Strengths of the Module
This module provides opportunities to change the way you teach about climate change! It can be adapted for use in large and small-enrollment courses at different institution types, and instructors have the option to use the entire module or implement individual activities and materials into the existing curriculum:
- This module has a positive focus on data and adaptations to climate change Activities provide students opportunities to think locally, regionally, and globally. They drive thinking about climate change and social vulnerability, which leads to better informed citizens who are empowered to make more responsible decisions.
- Students use real, current ocean, atmosphere, and ice data to learn about climate change Activities provide concrete ways to learn abstract concepts like uncertainty, anomalies, and feedback. Students are motivated to conduct quantitative analyses because of a societally pressing problem (that may have personal/cultural relevance). Students consider questions about climate and society for which they can't Google the answer.
- It gets students out of their chairs A diverse suite of activity types (gallery walks, games, discussions, lab exercises and small group activities) provide students opportunities to be involved. This engages quieter students, and both professors and students have fun!
This module is appropriate for introductory-level science and social science courses. The module is designed to stand alone and can be easily adapted to many class sizes and formats (large or small-enrollment classes, online/distance learning courses, and interdisciplinary courses.) To facilitate versatility, the module includes 6 individual units with lab/homework and short in-class activities. These individual units are also designed to stand alone. The module and 6 individual units are appropriate for inclusion in introductory environmental science, meteorology, geology, oceanography, geological hazards, and global change courses. With some modification, the module could also be adapted to upper-division courses in those fields.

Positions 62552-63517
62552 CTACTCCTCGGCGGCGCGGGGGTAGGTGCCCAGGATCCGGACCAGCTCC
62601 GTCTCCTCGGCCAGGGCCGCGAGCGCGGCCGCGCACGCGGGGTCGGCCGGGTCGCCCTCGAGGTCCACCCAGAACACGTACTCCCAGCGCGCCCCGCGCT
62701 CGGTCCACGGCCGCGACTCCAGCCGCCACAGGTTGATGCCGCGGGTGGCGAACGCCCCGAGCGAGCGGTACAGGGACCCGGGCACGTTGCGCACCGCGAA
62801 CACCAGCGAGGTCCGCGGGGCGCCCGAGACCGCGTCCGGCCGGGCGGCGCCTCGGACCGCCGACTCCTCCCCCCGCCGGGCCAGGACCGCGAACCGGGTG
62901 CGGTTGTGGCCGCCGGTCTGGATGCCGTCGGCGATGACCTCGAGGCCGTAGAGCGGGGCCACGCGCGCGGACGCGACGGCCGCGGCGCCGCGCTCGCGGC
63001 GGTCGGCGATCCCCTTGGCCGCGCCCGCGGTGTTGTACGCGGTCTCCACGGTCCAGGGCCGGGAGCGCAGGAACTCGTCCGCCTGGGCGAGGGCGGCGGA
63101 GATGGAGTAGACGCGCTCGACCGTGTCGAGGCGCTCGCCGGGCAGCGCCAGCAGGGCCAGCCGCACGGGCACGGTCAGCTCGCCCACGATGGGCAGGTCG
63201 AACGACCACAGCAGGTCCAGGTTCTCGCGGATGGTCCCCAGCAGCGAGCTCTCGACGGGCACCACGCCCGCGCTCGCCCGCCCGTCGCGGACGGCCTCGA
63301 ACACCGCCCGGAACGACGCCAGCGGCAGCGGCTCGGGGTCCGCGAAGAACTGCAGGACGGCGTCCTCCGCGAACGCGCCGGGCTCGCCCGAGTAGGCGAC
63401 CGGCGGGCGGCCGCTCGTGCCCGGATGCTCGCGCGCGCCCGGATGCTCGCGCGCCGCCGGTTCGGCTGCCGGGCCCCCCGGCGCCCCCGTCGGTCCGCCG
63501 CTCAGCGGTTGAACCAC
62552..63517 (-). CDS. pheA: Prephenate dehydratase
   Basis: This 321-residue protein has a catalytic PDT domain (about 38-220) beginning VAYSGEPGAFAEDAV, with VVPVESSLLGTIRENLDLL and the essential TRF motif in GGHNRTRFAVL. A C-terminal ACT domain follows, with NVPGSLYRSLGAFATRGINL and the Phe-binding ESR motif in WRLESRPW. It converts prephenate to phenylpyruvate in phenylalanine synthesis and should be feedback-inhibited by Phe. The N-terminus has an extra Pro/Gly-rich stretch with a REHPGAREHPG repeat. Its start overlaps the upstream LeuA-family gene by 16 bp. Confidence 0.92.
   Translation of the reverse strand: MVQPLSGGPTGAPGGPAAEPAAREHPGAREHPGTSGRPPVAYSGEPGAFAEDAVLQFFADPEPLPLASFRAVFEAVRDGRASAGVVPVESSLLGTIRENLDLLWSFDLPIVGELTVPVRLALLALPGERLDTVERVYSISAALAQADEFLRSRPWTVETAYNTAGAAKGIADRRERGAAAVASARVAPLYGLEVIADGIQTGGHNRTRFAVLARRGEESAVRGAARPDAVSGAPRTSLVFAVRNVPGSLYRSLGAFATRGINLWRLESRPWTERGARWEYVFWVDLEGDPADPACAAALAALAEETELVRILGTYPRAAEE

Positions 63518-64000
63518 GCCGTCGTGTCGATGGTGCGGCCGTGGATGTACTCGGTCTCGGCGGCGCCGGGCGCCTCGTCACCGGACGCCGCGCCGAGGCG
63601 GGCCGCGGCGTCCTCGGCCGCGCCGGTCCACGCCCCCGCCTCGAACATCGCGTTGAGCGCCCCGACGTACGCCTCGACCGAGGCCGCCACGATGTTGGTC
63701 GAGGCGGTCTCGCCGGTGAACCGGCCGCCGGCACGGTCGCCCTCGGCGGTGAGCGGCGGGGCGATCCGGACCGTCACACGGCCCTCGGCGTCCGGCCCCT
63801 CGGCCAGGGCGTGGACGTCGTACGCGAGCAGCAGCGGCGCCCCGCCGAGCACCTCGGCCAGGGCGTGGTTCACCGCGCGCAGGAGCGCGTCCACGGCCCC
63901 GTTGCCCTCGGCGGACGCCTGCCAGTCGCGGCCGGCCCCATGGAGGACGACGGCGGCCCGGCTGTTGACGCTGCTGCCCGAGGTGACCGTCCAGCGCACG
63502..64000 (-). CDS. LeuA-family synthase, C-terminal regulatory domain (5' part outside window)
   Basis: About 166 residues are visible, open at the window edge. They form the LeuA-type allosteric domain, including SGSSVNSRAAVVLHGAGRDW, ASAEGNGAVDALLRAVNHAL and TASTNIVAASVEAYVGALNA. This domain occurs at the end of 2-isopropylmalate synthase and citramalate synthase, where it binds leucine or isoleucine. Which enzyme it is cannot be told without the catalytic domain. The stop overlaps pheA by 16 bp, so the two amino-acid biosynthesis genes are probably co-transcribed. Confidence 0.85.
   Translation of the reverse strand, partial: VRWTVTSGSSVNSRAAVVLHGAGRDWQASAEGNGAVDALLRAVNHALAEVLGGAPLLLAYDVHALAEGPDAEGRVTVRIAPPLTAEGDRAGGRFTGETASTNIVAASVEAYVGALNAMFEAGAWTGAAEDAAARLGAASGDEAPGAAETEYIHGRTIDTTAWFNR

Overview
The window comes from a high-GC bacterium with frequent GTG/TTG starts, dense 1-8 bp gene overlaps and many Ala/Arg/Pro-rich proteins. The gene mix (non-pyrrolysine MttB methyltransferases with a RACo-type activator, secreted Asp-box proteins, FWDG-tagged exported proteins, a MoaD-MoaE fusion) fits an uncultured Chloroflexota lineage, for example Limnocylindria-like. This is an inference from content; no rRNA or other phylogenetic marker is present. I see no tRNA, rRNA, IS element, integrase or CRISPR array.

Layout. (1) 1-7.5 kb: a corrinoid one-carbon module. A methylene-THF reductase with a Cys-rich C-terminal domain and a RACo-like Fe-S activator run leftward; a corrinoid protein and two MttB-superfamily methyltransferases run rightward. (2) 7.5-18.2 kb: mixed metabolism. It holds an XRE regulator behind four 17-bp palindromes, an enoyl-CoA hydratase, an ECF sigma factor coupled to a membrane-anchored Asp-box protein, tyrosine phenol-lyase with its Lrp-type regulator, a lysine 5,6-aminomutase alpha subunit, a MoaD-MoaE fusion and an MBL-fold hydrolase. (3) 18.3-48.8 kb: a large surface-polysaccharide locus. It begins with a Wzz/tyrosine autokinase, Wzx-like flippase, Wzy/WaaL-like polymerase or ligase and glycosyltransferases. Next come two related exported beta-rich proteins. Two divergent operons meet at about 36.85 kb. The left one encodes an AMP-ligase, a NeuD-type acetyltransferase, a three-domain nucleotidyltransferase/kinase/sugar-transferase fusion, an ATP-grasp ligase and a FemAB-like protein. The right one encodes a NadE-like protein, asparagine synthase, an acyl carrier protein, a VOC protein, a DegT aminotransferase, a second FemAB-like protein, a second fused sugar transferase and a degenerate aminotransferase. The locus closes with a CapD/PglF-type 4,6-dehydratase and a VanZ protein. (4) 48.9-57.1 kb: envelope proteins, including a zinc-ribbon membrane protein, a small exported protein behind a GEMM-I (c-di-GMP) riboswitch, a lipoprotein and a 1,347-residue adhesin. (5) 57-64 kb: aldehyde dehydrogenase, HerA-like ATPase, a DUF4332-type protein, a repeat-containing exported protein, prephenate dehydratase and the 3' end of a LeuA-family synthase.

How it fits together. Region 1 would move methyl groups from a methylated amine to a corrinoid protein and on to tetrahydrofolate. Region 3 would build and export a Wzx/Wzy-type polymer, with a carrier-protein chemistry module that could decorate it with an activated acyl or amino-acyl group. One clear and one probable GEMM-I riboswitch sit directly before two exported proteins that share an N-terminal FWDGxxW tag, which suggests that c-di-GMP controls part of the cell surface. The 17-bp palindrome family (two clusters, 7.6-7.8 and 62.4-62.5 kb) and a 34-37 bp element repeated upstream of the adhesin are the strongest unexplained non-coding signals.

Supported NSF Earth Science Literacy Principles:
- Big Idea 1: Earth scientists use repeatable observations and testable ideas to understand and explain our planet.
Supported NOAA Essential Principles of Climate Science:
2. Climate is regulated by complex interactions among components of the Earth system.
4. Our understanding of the climate system is improved through observations, theoretical studies, and modeling.
5. Climate varies over space and time through both natural and man-made processes.
6. Human activities are impacting the climate system.
7. Climate change will have consequences for the Earth system and human lives.
- Recognizing the signal within the natural variability
- Quantifying consequences, impacts, and effects
- Effectively communicating uncertainty and relative risk
- Determine how to anticipate, avoid, and manage disruptive global environmental change.
- Determine institutional, economic, and behavioral changes to enable effective steps toward global sustainability.
- Encourage innovation (and mechanisms for evaluation) in technological, policy, and social responses to achieve global sustainability.
This module is part of a growing collection of classroom-tested modules and courses developed by InTeGrate. The materials engage student in understanding the earth system as it intertwines with key societal issues. The collection is freely available and ready to be adapted by undergraduate educators across a range of courses including: general education or majors courses in Earth-focused disciplines such as geoscience or environmental science, social science, engineering, and other sciences, as well as courses for interdisciplinary programs.Explore the Collection »